Saturday, February 9, 2013

Handtalk



Handtalk: An ABC of Finger Spelling & Sign Language
Remy Charlip ~ Mary Beth Miller ~ George Ancona ~ Parents' Magazine Press, 1974

Remy Charlip, dancer/artist/children's book author, passed away last August, so I've slowly been sifting through our collection to get reacquainted with the titles of his we have on hand. I'd almost forgotten about this charming book of sign language. 
















































You don't have to use your voice to talk. You can talk with your eyes, your face, your hands, your body...This is the first book of its kind for young people on two ways that deaf people talk: FINGER SPELLING, forming words letter by letter with the fingers of one hand, and SIGNING, making a picture or sign with one or two hands for each word or idea.

















































It's a super cool book with fabulously-retro pictures or people and hands signing. The wonderful, crazy-faced woman above is Mary Beth Miller, an actress, writer, and teacher and an original member of the National Theatre of the Deaf. (I especially like the rad name-stitching on her overalls. Classically awesome.) 

Ms. Miller worked with Remy and George Ancona (the photographer on this and dozens of other kids' books) to pose for a good deal of the pictures and help choose the signs. Her sense of humor and cheerful spirit simply shine through the pictures. Such a cool collaboration and a clever mix of design meeting form meeting theater meeting function.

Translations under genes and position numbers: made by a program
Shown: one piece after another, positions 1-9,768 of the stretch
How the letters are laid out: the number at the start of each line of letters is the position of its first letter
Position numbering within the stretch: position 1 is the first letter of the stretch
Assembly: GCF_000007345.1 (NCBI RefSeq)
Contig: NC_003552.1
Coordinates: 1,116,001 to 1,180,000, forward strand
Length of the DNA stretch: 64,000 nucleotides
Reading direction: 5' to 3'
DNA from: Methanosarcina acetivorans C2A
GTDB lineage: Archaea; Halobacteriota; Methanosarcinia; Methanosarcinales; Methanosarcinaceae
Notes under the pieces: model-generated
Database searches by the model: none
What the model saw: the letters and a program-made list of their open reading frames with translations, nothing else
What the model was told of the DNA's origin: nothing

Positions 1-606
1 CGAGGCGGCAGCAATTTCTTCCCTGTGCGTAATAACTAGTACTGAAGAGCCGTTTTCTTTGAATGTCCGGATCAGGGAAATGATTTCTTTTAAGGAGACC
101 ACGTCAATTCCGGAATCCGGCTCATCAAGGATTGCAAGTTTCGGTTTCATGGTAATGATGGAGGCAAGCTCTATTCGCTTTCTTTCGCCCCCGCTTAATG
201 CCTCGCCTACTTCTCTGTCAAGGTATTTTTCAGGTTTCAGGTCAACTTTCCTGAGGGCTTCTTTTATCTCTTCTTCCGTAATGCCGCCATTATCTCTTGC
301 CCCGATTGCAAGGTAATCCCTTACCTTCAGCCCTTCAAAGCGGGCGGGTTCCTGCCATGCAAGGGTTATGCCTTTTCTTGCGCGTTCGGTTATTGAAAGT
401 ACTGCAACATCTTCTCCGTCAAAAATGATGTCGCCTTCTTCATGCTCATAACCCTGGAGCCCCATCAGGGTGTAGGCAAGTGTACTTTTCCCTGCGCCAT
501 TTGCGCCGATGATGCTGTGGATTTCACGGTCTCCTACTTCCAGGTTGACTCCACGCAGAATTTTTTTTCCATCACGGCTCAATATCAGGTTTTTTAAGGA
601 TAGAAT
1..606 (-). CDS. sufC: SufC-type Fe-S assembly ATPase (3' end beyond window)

Remy often directed pieces for the National Theatre of the Deaf, and later designed another book of signs called Handtalk Birthday: A Number and Story Book in Sign Language from Four Winds Press in 1987. Mr. Ancona and Ms. Miller went on to make other books together in the series like Handtalk Zoo and Handtalk School.

On a side note, I was on Brian Selnick's site the other day and saw this amazing little memorial, where he writes about using Remy as a model for the Georges Méliès character in The Invention of Hugo Cabret and how he honored Remy when he Hugo received the Caldecott. Have a look if you are up for a good cry.



6 comments:

Lucy said...

I love "unfortunately" as do my kids, it's been a birthday present for most of their friends too. Such beautiful illustrations -if I could find a copy in that giant library floor size, i'd buy it and frame them. This sign language one looks lovely, and makes me think he must have been as nice as I would have imagined. Thanks!

Rebecca said...

This looks very intriguing. (I love Remy Charlip's other titles,so that's no surprise!)

My prechooler daughter has been learning some signing at library storytime, and this book would provide a terrific opportunity for reinforcement and expansion. Thanks for the recommend:)

libby hegtvedt said...

Love your blog! Do you take submissions?

Burgin Streetman said...

I always welcome guest posts and suggestions!

ahoi! said...

sigh.

Burgin Streetman said...

@ahoi :)

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